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Juxtapositions




Text by Missy Harris • Images by Bill Diodato

Through the strains of "Bela Lugosi's Dead," a dark anthem from '80s Goth heroes Bauhaus, New York-based fashion and beauty photographer Bill Diodato comes clean on his ideals and visions of achievement in the potent mix of commercial and fine art.

With his voice a dead ringer for John Cusack, Diodato has none of the actor's trademark boy-next-door qualities. Instead, he is a creative, sophisticated, and driven artist looking to pursue his dreams.

Diodato, who has worked as a professional photographer for nine years, and as a fashion/beauty shooter for the recent few years, has already made a name for himself working with some of the biggest clients and models in the industry.

New Tales to Tell

Diodato chose the fashion and beauty world to showcase his stories. He explains, "It was a chance to explore my work more and to put my ideas out there in feature stories so that I could have bigger productions and execute my ideas." He feels that working with people helps get the stories across, and that models, in essence, narrate them.

Diodato's inspirations are a mix of the sublime and the banal. He thrives on the juxtaposition of pop culture and fine art. "When I'm taking a photograph," says Diodato, "I'm almost always bridging a gap between popular culture and the fine art world because I have to. And I think that's what makes my pictures a little bit different. When I take a photograph, I'm not just thinking about what the client wants the shoe to look like. I'm thinking about how I see the shoe in our popular culture."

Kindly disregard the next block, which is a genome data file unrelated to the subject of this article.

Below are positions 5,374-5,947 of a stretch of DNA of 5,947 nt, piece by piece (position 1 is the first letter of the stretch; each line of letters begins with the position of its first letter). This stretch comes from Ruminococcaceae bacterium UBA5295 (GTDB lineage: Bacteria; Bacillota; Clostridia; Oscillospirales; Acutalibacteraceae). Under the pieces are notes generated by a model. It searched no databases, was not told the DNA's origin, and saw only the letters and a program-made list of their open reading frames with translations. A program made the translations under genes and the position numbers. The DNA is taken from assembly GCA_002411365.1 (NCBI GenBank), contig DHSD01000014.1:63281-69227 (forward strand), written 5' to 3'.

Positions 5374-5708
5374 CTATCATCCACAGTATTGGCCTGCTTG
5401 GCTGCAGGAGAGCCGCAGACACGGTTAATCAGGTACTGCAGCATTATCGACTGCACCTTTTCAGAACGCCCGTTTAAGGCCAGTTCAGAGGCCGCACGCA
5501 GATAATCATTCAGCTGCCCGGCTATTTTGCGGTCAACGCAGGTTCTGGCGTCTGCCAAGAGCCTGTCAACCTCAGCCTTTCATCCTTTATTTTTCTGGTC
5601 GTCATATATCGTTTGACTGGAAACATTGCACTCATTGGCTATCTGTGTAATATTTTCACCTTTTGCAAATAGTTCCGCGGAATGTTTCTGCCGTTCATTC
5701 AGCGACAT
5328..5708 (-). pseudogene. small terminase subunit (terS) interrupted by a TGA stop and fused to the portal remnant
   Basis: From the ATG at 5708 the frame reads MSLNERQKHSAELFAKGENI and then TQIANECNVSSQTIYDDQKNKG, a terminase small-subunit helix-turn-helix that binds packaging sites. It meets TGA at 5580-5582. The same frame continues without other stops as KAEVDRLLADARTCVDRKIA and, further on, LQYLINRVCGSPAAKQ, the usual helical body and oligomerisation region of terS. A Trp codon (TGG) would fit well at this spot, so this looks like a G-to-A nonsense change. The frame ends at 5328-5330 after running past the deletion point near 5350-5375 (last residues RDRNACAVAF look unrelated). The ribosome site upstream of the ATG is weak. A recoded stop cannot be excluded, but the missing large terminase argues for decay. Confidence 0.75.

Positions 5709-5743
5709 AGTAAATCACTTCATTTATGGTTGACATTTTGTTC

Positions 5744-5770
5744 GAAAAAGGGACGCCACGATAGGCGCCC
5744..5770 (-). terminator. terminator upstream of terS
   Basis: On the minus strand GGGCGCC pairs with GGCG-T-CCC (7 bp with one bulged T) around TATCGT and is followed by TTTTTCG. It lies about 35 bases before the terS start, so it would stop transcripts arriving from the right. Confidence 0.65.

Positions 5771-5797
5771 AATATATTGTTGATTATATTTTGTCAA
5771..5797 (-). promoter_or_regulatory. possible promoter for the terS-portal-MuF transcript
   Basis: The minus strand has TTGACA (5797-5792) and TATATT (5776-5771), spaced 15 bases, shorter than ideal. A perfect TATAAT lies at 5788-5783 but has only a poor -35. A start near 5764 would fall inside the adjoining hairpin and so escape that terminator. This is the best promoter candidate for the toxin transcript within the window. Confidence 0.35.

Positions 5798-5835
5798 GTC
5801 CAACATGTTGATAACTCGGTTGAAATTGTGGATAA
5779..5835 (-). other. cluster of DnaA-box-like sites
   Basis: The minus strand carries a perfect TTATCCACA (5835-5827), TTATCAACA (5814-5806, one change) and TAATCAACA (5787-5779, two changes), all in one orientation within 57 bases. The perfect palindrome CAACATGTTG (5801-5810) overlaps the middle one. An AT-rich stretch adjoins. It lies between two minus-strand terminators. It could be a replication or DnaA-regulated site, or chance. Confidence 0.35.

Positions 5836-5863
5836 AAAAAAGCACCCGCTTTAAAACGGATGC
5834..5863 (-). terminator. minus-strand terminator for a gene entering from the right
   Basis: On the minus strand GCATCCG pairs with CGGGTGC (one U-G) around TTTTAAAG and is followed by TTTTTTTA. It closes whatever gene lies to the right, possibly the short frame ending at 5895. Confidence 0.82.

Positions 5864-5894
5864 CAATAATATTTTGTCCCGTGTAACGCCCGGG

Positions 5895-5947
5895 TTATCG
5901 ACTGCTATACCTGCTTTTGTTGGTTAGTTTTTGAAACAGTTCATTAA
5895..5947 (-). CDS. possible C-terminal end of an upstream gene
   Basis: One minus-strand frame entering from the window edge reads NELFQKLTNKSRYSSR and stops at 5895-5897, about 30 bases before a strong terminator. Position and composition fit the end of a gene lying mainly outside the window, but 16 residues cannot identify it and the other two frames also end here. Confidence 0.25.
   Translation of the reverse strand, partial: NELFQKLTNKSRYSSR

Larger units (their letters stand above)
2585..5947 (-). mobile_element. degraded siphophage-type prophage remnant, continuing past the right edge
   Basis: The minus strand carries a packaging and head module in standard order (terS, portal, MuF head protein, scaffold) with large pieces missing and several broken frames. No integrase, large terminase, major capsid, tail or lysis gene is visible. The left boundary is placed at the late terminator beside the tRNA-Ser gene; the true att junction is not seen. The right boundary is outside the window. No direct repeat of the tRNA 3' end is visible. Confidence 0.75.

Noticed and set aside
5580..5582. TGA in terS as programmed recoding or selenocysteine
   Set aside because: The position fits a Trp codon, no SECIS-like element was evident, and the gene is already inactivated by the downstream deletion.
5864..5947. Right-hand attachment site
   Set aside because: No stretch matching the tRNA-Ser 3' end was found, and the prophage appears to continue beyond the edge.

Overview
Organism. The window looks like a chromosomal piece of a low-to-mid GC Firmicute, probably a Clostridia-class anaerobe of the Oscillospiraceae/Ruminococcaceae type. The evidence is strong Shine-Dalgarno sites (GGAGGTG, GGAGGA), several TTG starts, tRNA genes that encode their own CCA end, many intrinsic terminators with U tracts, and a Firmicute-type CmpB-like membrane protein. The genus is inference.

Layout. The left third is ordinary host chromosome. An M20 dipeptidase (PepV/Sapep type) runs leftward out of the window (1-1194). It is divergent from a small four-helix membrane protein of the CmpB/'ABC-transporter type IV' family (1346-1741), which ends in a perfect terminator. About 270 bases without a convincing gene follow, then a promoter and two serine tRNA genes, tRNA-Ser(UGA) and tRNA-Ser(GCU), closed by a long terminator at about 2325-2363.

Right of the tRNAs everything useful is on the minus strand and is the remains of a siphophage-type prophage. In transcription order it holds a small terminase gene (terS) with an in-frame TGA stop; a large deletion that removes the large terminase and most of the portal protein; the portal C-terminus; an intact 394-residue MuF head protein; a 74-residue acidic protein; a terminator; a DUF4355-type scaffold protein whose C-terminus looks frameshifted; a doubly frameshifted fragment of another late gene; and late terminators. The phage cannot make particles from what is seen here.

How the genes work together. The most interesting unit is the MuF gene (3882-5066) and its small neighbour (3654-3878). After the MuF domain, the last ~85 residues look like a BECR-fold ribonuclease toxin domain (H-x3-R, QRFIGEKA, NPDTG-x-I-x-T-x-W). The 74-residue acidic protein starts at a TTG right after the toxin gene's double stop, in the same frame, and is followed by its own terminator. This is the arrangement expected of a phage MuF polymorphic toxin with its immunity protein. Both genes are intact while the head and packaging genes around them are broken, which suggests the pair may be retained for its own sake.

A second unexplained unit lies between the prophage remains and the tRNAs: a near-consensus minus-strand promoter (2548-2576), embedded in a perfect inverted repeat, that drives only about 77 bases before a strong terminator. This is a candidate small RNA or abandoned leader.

Diodato relies on Fuji film to capture most of his images although he will shoot with whatever the client specifies. On digital shoots he'll use a PhaseOne H10 or H20 back with his Hasselblad 503CW or a Sinar p2. He sees digital as useful in many areas, although not all.

"There's an efficiency level with digital and I think, for most applications, the quality isn't tremendously off. For most magazine reproductions, most catalog reproduction, and a lot of advertising it's fine. There are certain detail issues that are missing sometimes in shooting jewelry and things of that nature and at that point I might shoot film." Film is his first love. It is his natural creative tool and it has always served him well.

NY State of Mind

Formally trained at the Hallmark Institute of Photography in Massachusetts, Diodato hails from Connecticut, but has found his home in New York City.

"This is just where I need to be," he explains. "The kind of client I want to work with is here. The way I see the world in the sense of what I want out of life is here. I wouldn't work anywhere else. I love it and I'm here to stay."

The point here is that Diodato has found creative energy to match his own in the Big Apple. "The energy, the kind of people that I'm surrounded by here, everyone that I'm associated with and work with is extremely intelligent. They're all very inspired and all very involved in the art world. My direct team is that way, the stylists I work with, and the models I'm trying to get to aren't just interested in selling the productthe shoe or the handbag or the hat or the blouse."

Survive and Prosper

Photography is, of course, a business and things became much tougher for everyone post 9/11. This was perhaps most dramatic in New York City.

"A lot of photographers are out of business, some of whom are my friends," says Diodato. "The way I was able to stay competitive was through versatility. I shoot still life, fashion, beauty, and product. I do a lot of different things. If I didn't at that time I don't know how I would have fared. I had plenty of work, client-wise. Even though my production was down about 50 percent, we were still producing enough to survive and grow.

"I spent an enormous amount of time that yearsince I spent 50 percent less time on assignmentworking on new portfolios, developing new ideas. I created a website with my design firm, Toda Design, that adds a valuable dimension to my business."

Diodato is also putting out a new promotion this year, a limited edition series consisting of 12 minibooks that fold out into several images. The foldout is designed to show clients the aesthetic that Diodato will bring to a campaign.

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